(8) In order to maintain an action for malicious prosecution, the plaintiff must prove that the defendant initiated the proceedings of which complaint is made without probable cause. Carnegie v. Gage Furniture, Inc., 217 Kan. 564, 538 P.2d 659 (1975); Malone v. Murphy, 2 Kan. at *262. Probable cause for instituting a proceeding exists when there is a reasonable ground for suspicion, supported by circumstances sufficiently strong in themselves to warrant a cautious or prudent man in the belief that the party committed the act of which he is complaining. Barnes v. Danner, 169 Kan. at 36. See also for approval of the reasonable man rule, Carnegie v. Gage Furniture, Inc., 217 Kan. at 568. In cases of malicious prosecution, the inquiry as to want of probable cause is limited to the facts and circumstances as they appeared to defendant at the time the prosecution was commenced. PIK Civil 2d 14.31 (1978); Stohr v. Donahue, 215 Kan. 528, 527 P.2d 983 (1974); Thompson v. General Finance Co., Inc., 205 Kan. 76, Syl. ¶ 6; Messinger v. Fulton, 173 Kan. 851, 857, 252 P.2d 904 (1953); A.T. & S.F. Rld. Co. v. Watson, 37 Kan. 773, Syl. ¶ 3. If the facts are undisputed, the question of probable cause is one for the court to decide as a matter of law. Parli v. Reed, 30 Kan. 534, 2 Pac. 635 (1883). If the facts tending to establish the existence or want of existence of probable cause are in dispute, it becomes the duty of the trial court to submit the question to the *278 jury. Thompson v. General Finance Co., Inc., 205 Kan. at 78, Syl. ¶ 15.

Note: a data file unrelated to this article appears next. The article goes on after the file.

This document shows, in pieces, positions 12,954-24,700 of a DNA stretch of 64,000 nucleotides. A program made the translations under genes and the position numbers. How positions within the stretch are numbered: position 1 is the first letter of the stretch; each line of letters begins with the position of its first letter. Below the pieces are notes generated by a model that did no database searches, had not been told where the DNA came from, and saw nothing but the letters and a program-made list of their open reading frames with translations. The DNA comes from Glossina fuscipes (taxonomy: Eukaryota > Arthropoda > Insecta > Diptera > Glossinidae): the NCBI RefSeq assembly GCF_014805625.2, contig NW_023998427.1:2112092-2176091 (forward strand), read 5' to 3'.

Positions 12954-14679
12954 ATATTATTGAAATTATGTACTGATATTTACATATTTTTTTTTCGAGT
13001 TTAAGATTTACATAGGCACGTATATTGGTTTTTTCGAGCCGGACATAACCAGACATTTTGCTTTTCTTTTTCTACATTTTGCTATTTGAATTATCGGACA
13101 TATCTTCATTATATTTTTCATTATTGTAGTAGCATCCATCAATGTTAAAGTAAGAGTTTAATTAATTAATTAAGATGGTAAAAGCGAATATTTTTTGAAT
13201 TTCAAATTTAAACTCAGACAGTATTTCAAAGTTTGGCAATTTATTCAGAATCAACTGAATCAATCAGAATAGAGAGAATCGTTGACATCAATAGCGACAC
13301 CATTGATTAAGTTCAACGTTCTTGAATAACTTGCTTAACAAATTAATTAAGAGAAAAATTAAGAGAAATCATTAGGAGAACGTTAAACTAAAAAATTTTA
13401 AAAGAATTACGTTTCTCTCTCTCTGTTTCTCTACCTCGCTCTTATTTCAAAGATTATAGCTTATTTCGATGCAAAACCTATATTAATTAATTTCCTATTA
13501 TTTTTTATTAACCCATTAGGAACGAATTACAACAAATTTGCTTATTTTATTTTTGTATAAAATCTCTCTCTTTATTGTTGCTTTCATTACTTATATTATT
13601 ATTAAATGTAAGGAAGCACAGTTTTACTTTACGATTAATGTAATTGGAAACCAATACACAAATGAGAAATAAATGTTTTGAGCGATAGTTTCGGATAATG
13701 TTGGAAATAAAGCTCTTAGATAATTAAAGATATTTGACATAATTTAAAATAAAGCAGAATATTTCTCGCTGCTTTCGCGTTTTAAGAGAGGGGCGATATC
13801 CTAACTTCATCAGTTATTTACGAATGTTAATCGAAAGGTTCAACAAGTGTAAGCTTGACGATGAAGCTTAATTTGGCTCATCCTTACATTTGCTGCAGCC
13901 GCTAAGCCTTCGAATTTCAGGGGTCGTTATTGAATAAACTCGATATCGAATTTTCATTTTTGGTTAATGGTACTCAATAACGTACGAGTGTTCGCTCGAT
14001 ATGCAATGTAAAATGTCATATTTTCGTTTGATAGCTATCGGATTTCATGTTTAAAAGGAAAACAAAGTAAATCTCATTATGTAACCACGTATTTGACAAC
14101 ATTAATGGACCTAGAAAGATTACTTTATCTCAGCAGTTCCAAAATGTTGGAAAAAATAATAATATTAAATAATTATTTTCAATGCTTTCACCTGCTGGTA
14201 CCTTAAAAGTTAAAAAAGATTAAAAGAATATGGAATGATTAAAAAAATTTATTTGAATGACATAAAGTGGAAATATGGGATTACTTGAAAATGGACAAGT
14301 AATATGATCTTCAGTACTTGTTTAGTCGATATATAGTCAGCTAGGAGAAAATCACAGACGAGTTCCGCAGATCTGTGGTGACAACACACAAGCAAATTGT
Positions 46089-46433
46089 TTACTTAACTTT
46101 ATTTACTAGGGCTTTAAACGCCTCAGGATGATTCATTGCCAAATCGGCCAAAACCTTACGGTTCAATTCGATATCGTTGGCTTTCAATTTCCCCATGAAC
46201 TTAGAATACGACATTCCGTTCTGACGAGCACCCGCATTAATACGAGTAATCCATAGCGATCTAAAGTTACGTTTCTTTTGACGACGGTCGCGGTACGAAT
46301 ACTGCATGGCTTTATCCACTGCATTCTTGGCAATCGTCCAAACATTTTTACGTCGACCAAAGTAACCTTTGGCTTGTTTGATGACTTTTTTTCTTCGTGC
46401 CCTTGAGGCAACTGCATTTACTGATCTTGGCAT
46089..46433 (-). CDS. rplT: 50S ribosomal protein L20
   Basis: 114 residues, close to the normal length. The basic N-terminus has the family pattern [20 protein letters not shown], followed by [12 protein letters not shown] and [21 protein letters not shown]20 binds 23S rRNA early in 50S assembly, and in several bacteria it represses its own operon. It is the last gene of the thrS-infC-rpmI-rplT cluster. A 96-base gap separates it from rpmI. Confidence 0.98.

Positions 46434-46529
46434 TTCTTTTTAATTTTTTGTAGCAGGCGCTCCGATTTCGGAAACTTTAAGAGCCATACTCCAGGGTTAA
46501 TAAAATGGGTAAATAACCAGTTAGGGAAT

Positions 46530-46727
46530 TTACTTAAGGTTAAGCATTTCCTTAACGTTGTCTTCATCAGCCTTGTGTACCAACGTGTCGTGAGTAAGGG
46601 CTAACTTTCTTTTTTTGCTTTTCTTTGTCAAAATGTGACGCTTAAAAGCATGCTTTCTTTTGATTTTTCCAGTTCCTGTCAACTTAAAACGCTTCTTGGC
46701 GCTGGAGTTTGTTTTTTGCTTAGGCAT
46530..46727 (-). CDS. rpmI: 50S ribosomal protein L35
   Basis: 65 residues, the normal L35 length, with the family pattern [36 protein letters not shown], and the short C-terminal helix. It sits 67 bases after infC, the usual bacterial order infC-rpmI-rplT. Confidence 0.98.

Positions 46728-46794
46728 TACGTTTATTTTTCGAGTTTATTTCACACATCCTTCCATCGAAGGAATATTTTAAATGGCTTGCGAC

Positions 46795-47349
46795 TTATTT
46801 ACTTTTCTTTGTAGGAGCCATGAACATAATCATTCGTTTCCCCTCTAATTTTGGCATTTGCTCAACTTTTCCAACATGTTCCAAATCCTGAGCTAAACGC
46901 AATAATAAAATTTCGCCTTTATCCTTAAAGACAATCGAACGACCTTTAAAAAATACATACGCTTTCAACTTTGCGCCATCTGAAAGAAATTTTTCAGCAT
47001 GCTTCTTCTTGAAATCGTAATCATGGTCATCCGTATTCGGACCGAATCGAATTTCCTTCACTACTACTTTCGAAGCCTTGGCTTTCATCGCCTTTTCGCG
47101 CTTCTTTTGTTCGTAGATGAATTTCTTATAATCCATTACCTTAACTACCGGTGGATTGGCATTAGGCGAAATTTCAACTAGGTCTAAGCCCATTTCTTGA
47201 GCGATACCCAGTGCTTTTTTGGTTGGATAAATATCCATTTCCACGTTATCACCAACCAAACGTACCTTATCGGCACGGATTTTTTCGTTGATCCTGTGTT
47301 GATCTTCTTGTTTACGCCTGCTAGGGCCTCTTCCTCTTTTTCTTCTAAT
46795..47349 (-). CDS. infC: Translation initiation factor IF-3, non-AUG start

(9) Malice is an essential element of an action for malicious prosecution but it is not restricted to the personal hatred, spite, or revenge of the one who institutes the prosecution. It is enough if the prior action was instituted for any improper or wrongful motive. When a proceeding is intentionally instituted with any other motive than to bring a party to justice, it is in law a malicious prosecution. Foltz v. Buck, 89 Kan. 381, 385, 131 Pac. 587 (1913). A criminal prosecution is properly brought only to punish crime and to bring criminals to justice. To subject a person to liability for wrongful use of civil proceedings, the proceedings must have been initiated or continued primarily for a purpose other than that of securing the proper adjudication of the claim on which they are based. Any other purpose constitutes malice, as that term is used in civil actions for malicious prosecution. Restatement (Second) of Torts § 676, comment c, gives the following illustrations of situations in which civil proceedings may be said to have been initiated primarily for an improper purpose: